- Genome-wide screens define 359 metabolically sensitive lncRNAs in key metabolic organs
- LncRNA functions were predicted by mRNA-lncRNA correlation analyses
- In vitro assays connect lncRNAs to specific metabolic and signaling pathways
- SREBP1c induces Gm16551 to activate an lncRNA-mediated negative feedback loop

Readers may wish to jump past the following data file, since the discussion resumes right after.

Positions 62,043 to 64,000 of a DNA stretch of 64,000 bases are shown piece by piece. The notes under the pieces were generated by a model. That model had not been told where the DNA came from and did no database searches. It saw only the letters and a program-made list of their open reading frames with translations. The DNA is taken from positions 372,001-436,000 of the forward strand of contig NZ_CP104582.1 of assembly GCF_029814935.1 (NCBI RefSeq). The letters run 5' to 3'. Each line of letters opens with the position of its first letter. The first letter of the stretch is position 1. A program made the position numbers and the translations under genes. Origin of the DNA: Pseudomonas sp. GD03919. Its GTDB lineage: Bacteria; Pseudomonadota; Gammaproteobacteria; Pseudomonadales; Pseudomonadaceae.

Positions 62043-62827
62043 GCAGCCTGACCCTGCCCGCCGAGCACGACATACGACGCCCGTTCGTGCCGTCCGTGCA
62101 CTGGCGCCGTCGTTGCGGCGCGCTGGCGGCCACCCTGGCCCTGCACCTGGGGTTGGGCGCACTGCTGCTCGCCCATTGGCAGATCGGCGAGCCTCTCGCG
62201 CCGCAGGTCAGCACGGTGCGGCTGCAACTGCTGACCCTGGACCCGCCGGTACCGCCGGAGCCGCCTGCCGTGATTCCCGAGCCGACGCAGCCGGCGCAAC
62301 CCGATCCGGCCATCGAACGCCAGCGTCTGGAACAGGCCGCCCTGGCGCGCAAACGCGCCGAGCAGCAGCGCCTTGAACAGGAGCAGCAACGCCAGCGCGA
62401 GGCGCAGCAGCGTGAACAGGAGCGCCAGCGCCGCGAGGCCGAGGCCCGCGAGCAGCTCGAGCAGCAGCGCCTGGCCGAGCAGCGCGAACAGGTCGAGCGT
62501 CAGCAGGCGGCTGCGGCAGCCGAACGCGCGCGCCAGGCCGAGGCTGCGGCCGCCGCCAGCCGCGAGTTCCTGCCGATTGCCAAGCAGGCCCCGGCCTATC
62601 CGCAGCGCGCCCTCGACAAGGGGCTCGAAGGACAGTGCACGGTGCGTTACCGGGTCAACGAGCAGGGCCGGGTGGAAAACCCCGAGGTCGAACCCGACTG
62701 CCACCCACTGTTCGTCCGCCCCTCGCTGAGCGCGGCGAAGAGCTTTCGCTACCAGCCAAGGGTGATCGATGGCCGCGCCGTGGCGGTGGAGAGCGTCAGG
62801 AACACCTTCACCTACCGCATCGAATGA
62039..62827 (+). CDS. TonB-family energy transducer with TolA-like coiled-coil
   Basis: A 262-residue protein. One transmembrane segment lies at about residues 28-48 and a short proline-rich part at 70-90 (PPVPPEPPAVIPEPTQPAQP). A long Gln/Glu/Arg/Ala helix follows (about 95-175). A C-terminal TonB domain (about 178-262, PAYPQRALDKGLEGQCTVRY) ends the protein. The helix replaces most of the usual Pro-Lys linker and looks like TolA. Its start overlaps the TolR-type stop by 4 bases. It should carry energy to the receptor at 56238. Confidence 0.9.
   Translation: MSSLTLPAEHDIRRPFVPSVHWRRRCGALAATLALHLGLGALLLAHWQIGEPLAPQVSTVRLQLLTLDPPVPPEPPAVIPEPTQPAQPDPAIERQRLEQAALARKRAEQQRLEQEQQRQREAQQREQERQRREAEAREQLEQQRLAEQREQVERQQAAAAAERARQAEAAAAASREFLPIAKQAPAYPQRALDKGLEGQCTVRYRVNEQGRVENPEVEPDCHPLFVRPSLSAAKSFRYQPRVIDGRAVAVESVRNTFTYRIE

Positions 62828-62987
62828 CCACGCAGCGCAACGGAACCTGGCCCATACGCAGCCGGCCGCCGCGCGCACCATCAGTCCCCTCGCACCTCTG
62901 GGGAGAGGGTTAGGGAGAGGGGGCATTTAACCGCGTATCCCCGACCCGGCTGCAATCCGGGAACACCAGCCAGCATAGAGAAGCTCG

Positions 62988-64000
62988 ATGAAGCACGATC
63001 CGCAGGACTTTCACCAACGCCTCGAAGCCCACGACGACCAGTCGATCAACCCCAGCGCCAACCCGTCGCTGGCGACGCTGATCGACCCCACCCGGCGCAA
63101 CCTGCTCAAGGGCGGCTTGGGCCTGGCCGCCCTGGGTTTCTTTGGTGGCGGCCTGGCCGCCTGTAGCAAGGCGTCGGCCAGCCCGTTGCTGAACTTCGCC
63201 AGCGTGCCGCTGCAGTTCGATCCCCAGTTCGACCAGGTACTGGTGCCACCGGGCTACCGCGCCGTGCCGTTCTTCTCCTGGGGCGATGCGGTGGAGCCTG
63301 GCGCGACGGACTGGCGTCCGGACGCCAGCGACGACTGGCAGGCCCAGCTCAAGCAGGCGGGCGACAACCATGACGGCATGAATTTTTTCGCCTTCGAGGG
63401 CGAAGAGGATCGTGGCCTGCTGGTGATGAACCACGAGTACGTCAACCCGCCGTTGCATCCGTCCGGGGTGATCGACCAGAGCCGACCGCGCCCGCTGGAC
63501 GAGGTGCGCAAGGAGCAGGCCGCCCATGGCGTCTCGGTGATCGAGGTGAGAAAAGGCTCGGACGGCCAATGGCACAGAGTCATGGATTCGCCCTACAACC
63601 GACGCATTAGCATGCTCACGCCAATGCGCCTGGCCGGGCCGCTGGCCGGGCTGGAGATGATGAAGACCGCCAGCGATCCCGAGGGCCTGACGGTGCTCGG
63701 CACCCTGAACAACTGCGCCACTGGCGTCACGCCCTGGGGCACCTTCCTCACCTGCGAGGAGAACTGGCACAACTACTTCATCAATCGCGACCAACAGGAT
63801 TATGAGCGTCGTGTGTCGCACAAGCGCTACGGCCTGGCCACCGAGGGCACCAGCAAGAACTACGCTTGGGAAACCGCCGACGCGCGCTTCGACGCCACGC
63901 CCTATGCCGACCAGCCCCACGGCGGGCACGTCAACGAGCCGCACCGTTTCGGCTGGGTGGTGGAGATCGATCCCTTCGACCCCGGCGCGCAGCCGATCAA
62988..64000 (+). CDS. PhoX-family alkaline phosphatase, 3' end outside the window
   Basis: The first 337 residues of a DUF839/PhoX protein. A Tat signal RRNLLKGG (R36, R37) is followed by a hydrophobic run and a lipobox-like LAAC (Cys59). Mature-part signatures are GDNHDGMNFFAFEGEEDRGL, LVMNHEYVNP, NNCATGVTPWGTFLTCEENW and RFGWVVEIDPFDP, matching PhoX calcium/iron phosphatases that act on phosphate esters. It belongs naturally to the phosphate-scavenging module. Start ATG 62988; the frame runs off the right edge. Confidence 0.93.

To systemically identify long noncoding RNAs (lncRNAs) regulating energy metabolism, researchers from the National Heart, Lung and Blood Institute performed transcriptome analyses to simultaneously profile mRNAs and lncRNAs in key metabolic organs in mice under pathophysiologically representative metabolic conditions. Of 4,759 regulated lncRNAs, function-oriented filters yield 359 tissue-specifically regulated and metabolically sensitive lncRNAs that are predicted by lncRNA-mRNA correlation analyses to function in diverse aspects of energy metabolism. Specific regulations of liver metabolically sensitive lncRNAs (lncLMS) by nutrients, metabolic hormones, and key transcription factors were further defined in primary hepatocytes. Combining genome-wide screens, bioinformatics function predictions, and cell-based analyses, the researchers developed an integrative roadmap to identify lncRNA metabolic regulators. An lncLMS was experimentally confirmed in mice to suppress lipogenesis by forming a negative feedback loop in the SREBP1c pathway. Taken together, this study supports that a class of lncRNAs function as important metabolic regulators and establishes a framework for systemically investigating the role of lncRNAs in physiological homeostasis.